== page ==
November 8, 2017 | Net Health

3 Minute Read

CMS Hits Pause on Home Health Groupings Model

The uncertainty hovering over the Centers for Medicare and Medicaid Services’ (CMS) Home Health Groupings Model (HHGM) has been cleared—at least for the time being.

CMS issued is final rule for the home health care prospective payment system (PPS) 2018 update in early November without finalizing HHGM.

“CMS is not finalizing the implementation of the Home Health Groupings Model in this final rule,” the agency explained on its website. “The agency received many comments from the public that it would like to take into further consideration.”


Heavy Opposition

More than 1,300 comments were left by stakeholders on the Federal Register during the public comment period, with many stressing to CMS that the rule should be dropped.

In addition to industry insiders, lawmakers advocated on their behalf, with a total of 174 signatories—comprised of 39 Republicans and 99 Democrats from the House of Representatives—who pushed for CMS to “refrain from finalizing the proposed HHGM,” until the impact could be fully understood in an October 25 letter to CMS Administrator Seema Verma.

In its original format, HHGM proposed to replace the current 60-day episode of care with a 30-day payment period and could have slashed as much as $950 million in reimbursement payments to providers in 2019. This would have translated to a significant payment reduction to providers, which different industry groups have estimated at 15% and 17%. Among other aspects, the proposed model would have changed reimbursement rates and incentives for therapy services, reducing care access in the eyes of a number of industry advocates.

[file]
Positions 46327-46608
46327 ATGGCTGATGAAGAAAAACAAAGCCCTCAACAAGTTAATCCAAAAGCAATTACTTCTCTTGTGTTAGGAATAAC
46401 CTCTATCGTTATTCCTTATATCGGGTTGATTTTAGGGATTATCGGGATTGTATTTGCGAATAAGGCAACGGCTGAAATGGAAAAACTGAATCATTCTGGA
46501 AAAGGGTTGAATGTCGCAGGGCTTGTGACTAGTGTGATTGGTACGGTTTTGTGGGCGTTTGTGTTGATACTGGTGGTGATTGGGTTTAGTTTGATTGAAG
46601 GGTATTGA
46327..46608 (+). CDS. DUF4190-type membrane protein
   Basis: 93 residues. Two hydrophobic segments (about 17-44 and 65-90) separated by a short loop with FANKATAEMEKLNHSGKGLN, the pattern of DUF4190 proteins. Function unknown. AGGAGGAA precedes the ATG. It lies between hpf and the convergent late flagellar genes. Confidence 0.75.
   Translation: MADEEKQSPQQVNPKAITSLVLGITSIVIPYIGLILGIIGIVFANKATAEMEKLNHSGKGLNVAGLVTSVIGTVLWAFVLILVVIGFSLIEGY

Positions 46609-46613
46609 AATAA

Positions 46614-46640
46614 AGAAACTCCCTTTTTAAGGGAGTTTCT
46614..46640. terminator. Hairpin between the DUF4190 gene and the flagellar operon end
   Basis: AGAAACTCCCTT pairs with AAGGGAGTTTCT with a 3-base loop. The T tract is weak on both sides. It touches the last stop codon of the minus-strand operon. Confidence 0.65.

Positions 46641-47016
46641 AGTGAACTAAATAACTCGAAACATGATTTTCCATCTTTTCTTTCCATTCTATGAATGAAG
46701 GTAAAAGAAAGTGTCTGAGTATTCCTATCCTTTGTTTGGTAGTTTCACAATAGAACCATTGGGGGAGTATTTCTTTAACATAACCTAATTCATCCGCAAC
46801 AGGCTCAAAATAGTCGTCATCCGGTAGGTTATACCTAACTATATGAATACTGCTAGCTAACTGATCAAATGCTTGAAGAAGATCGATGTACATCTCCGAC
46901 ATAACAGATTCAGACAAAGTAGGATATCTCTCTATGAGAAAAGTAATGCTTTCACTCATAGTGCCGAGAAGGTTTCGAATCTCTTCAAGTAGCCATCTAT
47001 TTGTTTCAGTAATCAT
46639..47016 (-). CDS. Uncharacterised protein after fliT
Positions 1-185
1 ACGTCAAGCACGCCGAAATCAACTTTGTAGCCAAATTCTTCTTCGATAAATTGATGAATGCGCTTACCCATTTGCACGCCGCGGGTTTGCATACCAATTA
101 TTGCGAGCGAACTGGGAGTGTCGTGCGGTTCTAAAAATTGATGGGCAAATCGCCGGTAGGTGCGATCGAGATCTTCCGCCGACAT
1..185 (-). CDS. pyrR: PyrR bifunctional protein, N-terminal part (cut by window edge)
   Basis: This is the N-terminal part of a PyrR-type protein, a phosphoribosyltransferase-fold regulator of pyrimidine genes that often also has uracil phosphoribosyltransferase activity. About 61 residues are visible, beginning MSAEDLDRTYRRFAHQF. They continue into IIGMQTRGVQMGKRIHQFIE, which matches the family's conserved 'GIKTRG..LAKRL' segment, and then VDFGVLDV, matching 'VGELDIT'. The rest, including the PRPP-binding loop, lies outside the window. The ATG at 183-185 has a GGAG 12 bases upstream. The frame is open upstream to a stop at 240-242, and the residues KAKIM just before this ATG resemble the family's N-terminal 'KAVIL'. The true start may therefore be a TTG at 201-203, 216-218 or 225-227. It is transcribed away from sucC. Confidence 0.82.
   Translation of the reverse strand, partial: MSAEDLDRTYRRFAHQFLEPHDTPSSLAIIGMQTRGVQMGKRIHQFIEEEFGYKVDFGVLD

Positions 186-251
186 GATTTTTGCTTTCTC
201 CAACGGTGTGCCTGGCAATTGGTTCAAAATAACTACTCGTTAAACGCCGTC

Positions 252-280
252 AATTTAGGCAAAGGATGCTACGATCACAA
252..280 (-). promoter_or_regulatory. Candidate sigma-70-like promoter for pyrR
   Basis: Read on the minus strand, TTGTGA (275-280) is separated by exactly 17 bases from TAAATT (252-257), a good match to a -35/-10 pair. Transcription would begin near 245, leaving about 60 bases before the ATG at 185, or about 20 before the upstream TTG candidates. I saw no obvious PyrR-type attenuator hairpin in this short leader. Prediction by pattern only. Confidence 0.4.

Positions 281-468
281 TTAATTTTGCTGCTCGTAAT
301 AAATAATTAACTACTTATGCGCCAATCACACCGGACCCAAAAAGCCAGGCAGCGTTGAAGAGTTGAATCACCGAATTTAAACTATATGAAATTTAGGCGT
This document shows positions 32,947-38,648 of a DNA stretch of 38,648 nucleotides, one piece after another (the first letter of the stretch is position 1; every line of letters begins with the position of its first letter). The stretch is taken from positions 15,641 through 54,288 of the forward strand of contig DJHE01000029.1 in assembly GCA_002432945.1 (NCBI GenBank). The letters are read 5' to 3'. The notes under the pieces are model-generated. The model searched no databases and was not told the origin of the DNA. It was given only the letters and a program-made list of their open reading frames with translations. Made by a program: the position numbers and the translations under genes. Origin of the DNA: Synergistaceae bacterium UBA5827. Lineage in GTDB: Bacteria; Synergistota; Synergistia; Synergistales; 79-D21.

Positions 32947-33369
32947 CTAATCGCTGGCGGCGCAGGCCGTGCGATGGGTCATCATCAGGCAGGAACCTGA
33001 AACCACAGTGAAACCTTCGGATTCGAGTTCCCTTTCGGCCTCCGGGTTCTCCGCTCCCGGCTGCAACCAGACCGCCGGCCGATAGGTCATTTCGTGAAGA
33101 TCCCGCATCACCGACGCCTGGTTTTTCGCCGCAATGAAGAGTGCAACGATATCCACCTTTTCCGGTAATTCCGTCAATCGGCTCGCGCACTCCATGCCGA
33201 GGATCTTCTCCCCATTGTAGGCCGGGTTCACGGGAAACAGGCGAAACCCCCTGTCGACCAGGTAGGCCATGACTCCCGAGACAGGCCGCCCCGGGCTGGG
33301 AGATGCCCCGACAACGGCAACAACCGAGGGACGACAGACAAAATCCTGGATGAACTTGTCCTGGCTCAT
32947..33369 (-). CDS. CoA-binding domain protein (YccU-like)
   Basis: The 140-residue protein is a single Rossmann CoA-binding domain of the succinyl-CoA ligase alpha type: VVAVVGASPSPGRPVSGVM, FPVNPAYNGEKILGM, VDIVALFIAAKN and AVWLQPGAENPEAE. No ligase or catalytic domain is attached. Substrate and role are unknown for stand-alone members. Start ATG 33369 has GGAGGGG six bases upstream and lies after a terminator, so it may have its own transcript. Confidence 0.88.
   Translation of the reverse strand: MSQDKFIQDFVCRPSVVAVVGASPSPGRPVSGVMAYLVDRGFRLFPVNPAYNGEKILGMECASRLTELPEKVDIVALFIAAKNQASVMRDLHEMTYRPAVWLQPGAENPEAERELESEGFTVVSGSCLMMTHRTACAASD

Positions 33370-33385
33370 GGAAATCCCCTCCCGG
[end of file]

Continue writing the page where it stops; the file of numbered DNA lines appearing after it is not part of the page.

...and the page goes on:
On the Table

While CMS may have put HHGM on hold, the final rule did confirm the payment structure for home health reimbursements beginning in 2018.

As part of CMS’ final rule, the agency projects that Medicare payments to home health agencies in calendar year 2018 will be reduced by 0.4%, or $80 million, based on the finalized policies.

This decrease reflects the effects of a 1% home health payment update percentage ($190 million increase); a -0.97% adjustment, or a $170 million decrease, to the national, standardized 60-day episode payment; and the sunset of the rural add-on provision for an impact of -0.5% ($100 million decrease).

The rule also finalizes proposals for the Home Health Value-Based Purchasing (HHVBP) Model and the Home Health Quality Reporting Program (HH QRP).

A Resurgence?

HHGM may be off the docket for now, but it’s not completely off the table, according to CMS.

CMS stated it plans to consider many of the comments on HHGM that were publicly posted on the Federal Register. Namely, CMS noted that commenters were “generally supportive” of revising the case-mix methodology, and were most concerned with the proposed 30-day episode of care—”and such change being proposed for implementation in a non-budget neutral manner.”

CMS also acknowledged the industry’s desire to be more involved in the process, as many industry heavyweights and stakeholders are willing to work alongside the agency in developing a new reimbursement model.

Stay Ahead of Regulations

With a new reimbursement structure in place for 2018, and with various industry regulations on the horizon, home health agencies will have no shortage of challenges over the next year—and should look to their EMR vendor for support.

For more information on how Optima’s home health software can help your agency successfully navigate these changes and ensure compliance, be sure to watch our home health demo.







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